Should We Limit Power to Those in the Know? Democracy Through Epistocracy

voting-jfkIn this endless political season, I’m amazed by the number of people who have no idea what they are talking about. I am not referring to the individuals who disagree with me; I’m talking about those who have no grasp of basic facts. They are not dumb (although I wouldn’t necessarily call them smart, either). No, they are uninformed, without a core understanding of civics, U.S. history, or how the country operates. That’s why I’d like to propose an alternative form of democracy, epistocracy.

Epistocracy is similar to a typical democracy. Both are a representative form of government with limits on power, checks and balances, elected officials, and judicial oversight. The difference is that while democracies allow every citizen an equal right to vote, epistocracies dole out these rights based on knowledge, competence, and/or expertise.

I’m tired of ignorance held up as inspiration, where vicious anti-intellectualism is considered a positive trait, and where uninformed opinion is displayed as fact.―Philip Plait, author of Bad Astronomy

The intent of an epistocracy is not to limit power to a selected few, but to ensure that elected officials are chosen by well-informed, “qualified” citizens. As a result, we can avoid being subjected to the judgments of those who do not comprehend the issues. The challenge is in how we define “qualified.”

There are many ways to determine whether someone is properly informed to be eligible to vote. Some have suggested requiring people to pass the citizenship test when registering to vote. Others allow everyone to vote, but for your vote to count, you must correctly answer a few simple questions that pertain to the issues and candidates on the ballot.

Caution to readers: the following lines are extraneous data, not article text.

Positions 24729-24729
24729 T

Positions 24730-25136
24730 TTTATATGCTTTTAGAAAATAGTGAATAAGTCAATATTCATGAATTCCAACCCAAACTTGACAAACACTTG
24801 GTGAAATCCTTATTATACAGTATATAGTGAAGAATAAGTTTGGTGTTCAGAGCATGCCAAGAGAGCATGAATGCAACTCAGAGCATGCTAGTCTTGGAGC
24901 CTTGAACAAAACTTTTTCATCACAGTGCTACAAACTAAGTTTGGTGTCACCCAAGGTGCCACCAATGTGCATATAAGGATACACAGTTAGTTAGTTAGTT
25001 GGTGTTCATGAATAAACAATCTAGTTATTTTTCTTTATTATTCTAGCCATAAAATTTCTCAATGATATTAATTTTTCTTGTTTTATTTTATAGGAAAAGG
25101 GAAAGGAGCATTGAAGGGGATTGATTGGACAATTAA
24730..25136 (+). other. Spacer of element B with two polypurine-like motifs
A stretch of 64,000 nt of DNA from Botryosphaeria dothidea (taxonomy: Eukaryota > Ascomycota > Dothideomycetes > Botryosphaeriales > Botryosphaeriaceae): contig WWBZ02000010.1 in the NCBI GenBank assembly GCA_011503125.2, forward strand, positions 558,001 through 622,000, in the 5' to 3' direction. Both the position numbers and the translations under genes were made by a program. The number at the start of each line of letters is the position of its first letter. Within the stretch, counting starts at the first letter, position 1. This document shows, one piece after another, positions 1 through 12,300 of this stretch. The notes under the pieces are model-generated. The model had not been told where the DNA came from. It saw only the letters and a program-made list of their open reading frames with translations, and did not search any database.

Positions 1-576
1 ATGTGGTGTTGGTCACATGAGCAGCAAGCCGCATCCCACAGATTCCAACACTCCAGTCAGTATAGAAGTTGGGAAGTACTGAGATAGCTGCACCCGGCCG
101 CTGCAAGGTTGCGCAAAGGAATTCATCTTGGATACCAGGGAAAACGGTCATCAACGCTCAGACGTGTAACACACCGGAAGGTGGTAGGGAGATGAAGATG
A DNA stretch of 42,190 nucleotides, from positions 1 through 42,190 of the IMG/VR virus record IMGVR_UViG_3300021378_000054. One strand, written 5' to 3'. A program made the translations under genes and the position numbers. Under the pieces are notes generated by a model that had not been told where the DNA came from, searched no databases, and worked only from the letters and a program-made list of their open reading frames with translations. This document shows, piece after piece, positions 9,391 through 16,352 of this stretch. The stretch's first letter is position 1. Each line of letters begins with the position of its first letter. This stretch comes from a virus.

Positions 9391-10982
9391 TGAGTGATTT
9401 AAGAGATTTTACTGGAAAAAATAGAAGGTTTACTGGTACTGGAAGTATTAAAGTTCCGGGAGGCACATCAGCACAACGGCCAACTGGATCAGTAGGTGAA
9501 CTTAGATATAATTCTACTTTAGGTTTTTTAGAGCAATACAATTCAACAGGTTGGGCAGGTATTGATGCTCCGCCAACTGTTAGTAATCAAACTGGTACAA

If either of these options were to be chosen, the next challenge is deciding who will draft the qualifying questions. Both parties are likely to exert their influence in a way that supports their partisan leanings. Plus, the questions need to be written in a way that avoids preferential treatment based on education or socio-economic status.

If you don’t read the newspaper, you’re uninformed. If you read the newspaper, you’re mis-informed.—Mark Twain

If enacting an epistocracy sounds absurd, you should consider that you are already utilizing some of its concepts in your workplace. As I’ve previously written, your organization is not a democracy, but you are “qualifying” the people who work there. Interviews, resumes, assessments, background screenings, reference checks, etc. are all intended to help you choose employees who possess the knowledge, competence, and expertise to work in your hallowed halls.

Many pundits and political candidates have suggested that government run more like a business. If this is the case, don’t we need a selection process to determine who can participate? Companies employ litmus tests to ensure their decision makers are informed. Why should participating in our government require any less effort?